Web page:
A friend sent this amusing link to rabidly anti-immigrant web site VDARE (I read this junk so you don't have to!). Apparently, I'm part of the "Treason Lobby."

A lovely lady named Brenda Walker seems very threatened by my Immigrant of the Day column and has decided that the point of the column is negated if she mentions a few immigrants that were criminals. Among the lowlights of her column:

Actually, the ILW.COM column can be a hoot, because itís filled with people you never heard of and many you wouldn't want to know about. A recent offering (Nov 5) presented Andrew Grove, Hikaru Nakamura, Philippe Kahn, Isaac Larian, and Sonya Thomas. These are not exactly household names.

Now granted that I sometimes have fun with the column and pick offbeat people. Picking a Nobel Prize winner or Olympic athlete every day is possible, but it might get a little dull. So I'll give her Isaac Larian (the hottest toymaker in the country) or competitive food eater Sonya Thomas. But to say that Andrew Grove is not a household name tells me a lot about how ignorant Ms. Walker is. Grove is a founder of Intel and a Time Man of the Year. He's certainly one of the most powerful CEOs in the country and Ms. Walker's inane column probably was typed on a machine with an Intel chip.

And Philippe Kahn may not be a household name, but as the inventor of the camera phone, I'd imagine  most Americans would probably say he's worth a mention.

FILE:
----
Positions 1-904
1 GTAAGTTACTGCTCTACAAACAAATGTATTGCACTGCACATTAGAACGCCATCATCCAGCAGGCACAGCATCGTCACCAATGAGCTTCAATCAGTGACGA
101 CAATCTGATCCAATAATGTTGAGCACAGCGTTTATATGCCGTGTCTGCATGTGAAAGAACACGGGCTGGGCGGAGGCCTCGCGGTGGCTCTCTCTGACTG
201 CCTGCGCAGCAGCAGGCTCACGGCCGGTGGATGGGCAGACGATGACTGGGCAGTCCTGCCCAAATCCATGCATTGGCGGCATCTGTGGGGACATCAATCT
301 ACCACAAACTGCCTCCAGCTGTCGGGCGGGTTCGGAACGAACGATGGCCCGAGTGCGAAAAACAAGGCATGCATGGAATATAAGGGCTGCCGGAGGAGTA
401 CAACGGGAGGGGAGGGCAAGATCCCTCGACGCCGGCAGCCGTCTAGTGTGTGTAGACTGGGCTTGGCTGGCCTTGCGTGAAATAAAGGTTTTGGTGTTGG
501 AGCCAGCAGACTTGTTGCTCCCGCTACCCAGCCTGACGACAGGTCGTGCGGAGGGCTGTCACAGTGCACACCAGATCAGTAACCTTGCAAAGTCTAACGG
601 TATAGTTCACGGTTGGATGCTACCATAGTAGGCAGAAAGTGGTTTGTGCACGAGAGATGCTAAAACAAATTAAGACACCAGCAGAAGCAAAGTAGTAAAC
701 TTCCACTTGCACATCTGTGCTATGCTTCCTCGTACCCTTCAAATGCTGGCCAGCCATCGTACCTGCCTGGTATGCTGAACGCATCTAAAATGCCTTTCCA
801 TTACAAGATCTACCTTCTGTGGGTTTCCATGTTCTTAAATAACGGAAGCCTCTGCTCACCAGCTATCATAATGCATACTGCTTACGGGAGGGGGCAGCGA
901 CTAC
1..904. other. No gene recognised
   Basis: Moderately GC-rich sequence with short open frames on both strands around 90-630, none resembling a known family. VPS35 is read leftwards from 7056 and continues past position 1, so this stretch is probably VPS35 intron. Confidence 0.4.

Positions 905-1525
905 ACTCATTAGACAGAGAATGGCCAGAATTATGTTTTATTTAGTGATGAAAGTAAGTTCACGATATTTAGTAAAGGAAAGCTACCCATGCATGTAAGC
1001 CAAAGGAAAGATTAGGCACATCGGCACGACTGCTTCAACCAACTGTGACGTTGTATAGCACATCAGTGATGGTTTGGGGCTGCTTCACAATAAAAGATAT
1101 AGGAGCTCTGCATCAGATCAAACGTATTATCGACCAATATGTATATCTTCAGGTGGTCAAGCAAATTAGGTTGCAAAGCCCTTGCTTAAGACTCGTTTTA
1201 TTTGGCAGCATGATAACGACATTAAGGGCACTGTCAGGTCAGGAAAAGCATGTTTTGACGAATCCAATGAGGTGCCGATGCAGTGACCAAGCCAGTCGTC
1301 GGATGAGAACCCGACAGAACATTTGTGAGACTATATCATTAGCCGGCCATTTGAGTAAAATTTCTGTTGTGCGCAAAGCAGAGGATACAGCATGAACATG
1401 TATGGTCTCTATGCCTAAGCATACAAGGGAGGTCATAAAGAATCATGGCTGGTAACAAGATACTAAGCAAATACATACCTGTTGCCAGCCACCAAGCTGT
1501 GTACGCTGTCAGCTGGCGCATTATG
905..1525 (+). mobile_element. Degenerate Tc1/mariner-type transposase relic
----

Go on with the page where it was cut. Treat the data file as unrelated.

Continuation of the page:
As for Hikaru Nakamura, I guess becoming the youngest chess Grandmaster in  American history is just a big joke.

Probably the silliest statement Walker makes is this one:

Einstein is the perpetual example - what if restrictionists had kept him out? They never seem to mention Al Capone?

Umh, 100 million people in this country have ancestors that entered during the wave of immigration that brought both Einstein AND Capone. Is Walker saying that on balance, the great wave of immigration from the beginning of the last century was a bad idea? If so, keep saying it lady. 'Cause collectively insulting 1/3 of the American public is a great way to sell your cause.

Incidentally, regular readers of my site know that I only list people who are living (hence, no mention of Albert Einstein even though he is one of my heroes). My goal is to show that immigration is not just a part of America's glorious past but as important today as ever.

See here


Thanks from a grateful nation...

Appreciate your alerting us to this, USC.


Surging GOP presidential contender Governor Mike Huckabee refuses to back off his defending measures to assist young immigrants who came to the US illegally as children. But like Romney, McCain, Guiliani and Thompson, he's being accused of toughening his broader position on illegal immigration to please a rabid party base.